Bypass The Mac App Store To Update Mountain Lion Software

Bypass The Mac App Store To Update Mountain Lion Software

The Mac App store provides a nice, simple, graphical way to keep your Mac updated with the latest software, letting you know when system updates as well as Apple and third-party apps have a new update to be downloaded and installed.

If you don’t want to use the Mac App store, though, you can use the Terminal app along with some Terminal commands to do the same thing. When would you use this? Well, maybe when the Mac App store gets wonky, or if you’re not at the current Mac, and want to securely and remotely administer the Mac in question, that’s when.

It’s fairly simple. Here’s how.

Launch Terminal app from the Utilitles folder, found in the Applications folder. Once launched, type or paste the following:

sudo softwareupdate -l

You’ll need to enter the admin password here to let softwareupdate do its thing, which is essentially listing all available software updates for the Mac you’re working on, remotely or locally.

If you want to install everything on the list, equivalent to clicking the Update All button in the Mac App store, type or paste the command below:

sudo softwareupdate -i -a

If you’d rather install only one update at a time, type the following, but replace AppName with the name from the list you saw in step one, above.

sudo softwareupdate -i AppName

The caveat here is that the Terminal version of softwareupdate will only find and install system software updates, not third-party apps like the Mac App Store will. Of course, the Mac App Store can’t remotely update system software like this, either, so choose the tool best suited to your needs and specific tasks.

  • T_BILLIONS

    Is there any way that you can install the updates from a flash drive with the .dmg update files.
    For example – when you have more than one machine needing the updates. Rather than downloading them each time as per the instructions above.

  • DrT

    Same issue as T-Billions. I’m stuck with a very slow internet connection (in Africa). Yesterday I burned a $40 data bundle trying to download software updates and when all the data bundle was used up, I had nothing to show for it. I would love a way to bypass the app store and get .dmg files of updates. Any possibility?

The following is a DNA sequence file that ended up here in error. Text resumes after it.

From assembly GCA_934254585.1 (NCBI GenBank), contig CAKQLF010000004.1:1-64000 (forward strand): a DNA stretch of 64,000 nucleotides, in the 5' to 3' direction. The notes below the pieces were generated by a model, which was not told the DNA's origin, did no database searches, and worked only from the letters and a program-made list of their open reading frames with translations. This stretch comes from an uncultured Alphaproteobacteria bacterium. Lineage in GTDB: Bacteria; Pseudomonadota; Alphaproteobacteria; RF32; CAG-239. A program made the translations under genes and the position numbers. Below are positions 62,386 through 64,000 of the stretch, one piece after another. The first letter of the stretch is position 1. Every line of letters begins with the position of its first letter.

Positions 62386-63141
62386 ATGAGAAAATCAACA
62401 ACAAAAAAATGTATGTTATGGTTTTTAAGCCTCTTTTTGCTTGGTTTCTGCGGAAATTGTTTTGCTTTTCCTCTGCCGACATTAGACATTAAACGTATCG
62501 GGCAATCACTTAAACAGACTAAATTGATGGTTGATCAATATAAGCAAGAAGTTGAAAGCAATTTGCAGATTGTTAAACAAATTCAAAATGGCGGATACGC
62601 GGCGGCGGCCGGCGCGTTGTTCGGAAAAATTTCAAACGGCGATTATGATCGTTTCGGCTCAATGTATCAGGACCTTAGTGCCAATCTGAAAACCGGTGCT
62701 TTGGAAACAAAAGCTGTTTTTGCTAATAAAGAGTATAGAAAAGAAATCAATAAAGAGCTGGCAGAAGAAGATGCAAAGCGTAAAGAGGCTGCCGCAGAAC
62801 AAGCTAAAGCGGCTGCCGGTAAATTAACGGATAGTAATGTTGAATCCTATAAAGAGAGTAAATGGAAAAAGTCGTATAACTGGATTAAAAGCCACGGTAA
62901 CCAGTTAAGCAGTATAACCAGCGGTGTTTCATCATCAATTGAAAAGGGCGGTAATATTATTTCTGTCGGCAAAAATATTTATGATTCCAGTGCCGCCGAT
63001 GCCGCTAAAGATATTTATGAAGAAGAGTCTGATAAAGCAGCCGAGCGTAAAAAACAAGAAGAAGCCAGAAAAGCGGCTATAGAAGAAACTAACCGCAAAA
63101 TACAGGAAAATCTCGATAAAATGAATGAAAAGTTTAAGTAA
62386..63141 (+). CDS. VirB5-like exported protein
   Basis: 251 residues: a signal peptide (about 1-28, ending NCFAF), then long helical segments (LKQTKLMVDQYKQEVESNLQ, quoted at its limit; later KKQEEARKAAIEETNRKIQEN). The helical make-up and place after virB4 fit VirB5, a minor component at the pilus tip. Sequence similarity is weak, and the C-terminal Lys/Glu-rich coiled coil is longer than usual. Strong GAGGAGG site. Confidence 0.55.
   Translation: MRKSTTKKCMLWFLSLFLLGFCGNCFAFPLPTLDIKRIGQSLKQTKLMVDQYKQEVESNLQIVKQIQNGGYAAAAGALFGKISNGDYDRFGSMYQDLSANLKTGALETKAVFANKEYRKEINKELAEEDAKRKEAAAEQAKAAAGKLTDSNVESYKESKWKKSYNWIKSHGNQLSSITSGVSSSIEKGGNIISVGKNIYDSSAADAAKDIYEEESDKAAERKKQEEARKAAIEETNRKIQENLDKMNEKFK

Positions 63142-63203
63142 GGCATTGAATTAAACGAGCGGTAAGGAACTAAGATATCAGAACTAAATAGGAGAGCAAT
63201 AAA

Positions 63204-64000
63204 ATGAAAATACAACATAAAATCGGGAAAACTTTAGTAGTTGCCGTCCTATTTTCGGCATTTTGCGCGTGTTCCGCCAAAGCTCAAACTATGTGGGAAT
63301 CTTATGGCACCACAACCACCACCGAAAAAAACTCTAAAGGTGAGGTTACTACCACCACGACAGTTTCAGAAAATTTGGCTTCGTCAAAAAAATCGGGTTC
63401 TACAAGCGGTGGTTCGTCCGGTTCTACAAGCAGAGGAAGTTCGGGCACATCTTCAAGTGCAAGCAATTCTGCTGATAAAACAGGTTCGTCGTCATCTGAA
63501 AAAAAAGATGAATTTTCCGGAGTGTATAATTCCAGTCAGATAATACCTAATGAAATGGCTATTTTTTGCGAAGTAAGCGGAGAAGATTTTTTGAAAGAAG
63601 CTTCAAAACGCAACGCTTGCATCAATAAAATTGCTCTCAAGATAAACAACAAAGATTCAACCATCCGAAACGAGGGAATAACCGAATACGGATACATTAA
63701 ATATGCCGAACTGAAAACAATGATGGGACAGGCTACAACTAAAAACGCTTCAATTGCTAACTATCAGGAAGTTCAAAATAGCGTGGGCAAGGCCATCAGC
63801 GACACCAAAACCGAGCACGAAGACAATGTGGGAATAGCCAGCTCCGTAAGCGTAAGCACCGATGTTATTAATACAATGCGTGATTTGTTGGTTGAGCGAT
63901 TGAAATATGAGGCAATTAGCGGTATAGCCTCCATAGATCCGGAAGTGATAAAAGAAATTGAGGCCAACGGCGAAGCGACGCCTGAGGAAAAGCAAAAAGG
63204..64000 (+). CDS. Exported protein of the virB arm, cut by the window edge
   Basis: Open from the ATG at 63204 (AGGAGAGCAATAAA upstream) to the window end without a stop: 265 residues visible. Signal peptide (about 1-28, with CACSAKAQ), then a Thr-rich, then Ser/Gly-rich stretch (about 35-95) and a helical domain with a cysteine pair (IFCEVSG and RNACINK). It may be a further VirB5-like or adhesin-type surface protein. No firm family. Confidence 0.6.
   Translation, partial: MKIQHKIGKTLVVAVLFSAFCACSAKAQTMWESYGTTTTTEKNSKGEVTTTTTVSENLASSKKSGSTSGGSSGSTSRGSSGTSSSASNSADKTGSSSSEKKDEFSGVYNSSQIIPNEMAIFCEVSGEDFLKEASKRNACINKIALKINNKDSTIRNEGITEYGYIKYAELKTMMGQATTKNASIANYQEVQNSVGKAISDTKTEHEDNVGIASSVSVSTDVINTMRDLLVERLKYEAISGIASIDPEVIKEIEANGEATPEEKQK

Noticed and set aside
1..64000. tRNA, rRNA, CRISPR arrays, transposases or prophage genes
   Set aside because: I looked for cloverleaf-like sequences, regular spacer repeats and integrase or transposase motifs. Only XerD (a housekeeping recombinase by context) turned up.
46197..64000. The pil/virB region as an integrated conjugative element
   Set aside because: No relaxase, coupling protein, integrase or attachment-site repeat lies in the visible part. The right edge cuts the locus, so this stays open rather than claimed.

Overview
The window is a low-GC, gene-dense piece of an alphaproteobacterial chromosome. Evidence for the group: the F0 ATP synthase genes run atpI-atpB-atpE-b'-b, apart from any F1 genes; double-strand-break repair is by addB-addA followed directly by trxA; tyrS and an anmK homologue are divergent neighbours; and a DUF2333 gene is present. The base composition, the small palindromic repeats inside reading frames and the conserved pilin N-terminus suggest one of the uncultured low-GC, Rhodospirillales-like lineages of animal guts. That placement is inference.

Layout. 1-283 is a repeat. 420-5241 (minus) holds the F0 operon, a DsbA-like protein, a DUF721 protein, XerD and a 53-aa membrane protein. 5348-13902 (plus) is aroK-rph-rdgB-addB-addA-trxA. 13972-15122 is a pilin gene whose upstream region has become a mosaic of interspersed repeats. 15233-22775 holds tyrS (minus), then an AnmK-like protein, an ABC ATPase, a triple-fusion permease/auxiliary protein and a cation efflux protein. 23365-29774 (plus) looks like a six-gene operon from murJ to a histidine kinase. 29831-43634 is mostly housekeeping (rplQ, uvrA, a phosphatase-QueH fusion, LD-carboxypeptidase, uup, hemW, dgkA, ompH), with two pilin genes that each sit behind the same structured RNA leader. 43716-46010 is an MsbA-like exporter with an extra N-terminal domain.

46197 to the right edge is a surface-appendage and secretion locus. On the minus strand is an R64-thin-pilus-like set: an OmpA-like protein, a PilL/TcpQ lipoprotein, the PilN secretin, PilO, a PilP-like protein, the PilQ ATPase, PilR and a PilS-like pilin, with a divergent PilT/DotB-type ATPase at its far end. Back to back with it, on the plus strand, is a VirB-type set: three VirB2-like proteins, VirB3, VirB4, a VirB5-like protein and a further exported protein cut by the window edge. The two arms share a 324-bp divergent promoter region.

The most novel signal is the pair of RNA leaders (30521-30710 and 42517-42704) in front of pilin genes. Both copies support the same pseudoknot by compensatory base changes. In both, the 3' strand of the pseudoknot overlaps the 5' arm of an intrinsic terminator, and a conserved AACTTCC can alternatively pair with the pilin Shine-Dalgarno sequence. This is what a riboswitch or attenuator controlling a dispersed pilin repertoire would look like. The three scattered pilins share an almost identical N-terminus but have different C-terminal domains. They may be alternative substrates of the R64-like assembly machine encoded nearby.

• Smarty

    iMac is so stupid. Just run PC with hackintosh and you get mac + windows and an UPGRADEABLE, CHEAPER, and POWERFUL PC. Mac is just a basterdised PC. PC will run everything. Apple are just liars when they say it’s good for graphics editing.

    Don’t get a Mac. Get a PC. You can buy Mac OS X CD, split partitions, install Mac on one partition, and dual-boot it. Plenty of up-to-date tutorials.

  • Smarty

    Oh, and can iPhones, iPads, iPods run music directly to PC without iTunes? Well yes, through alternative programs. Androids can just connect, and the computer sees it as a storage device.

    iTunes is bloated, get MediaMonkey.

    Apple products are good except for the computer ranges. Yes I am typing this on an iMac running Mac OS X and Boot Camp Windows 7, which is a bit of a regret. I only got it just for the size, and thought no upgrade was needed since it’s an i5 processor, 4GB (Standard in all computers now), above decent graphics card by ATI. You could technically upgrade an iMac, but there’s different issues like support by the EFI (Apple equivelant of BIOS), and it’s a longer and difficult process with risks to damage, and also you have less options. You can upgrade memory with a paperclip to remove the slots, but memory upgrades alone aren’t good.

    For an all around good product, which I’m sure the gentlemen at Cult of Mac may agree or disagree, is that PC’s that can dual boot the best of both worlds are great.

    As for illegal. In the books people are buying MAC OS X cd’s to work their PC’s in, and while not technically illegal, it’s not like Apple will sue everyone that uses MAC in a PC. If anything, this should bring in more money just as long as it remains an underground thing (To protect profits)

About the author

Rob LeFebvreAnchorage, Alaska-based freelance writer and editor Rob LeFebvre is Cult of Mac's Culture Editor. He has contributed to various tech, gaming and iOS sites, including 148Apps, VentureBeat, and Paste Magazine. Feel free to find Rob on Twitter @roblef

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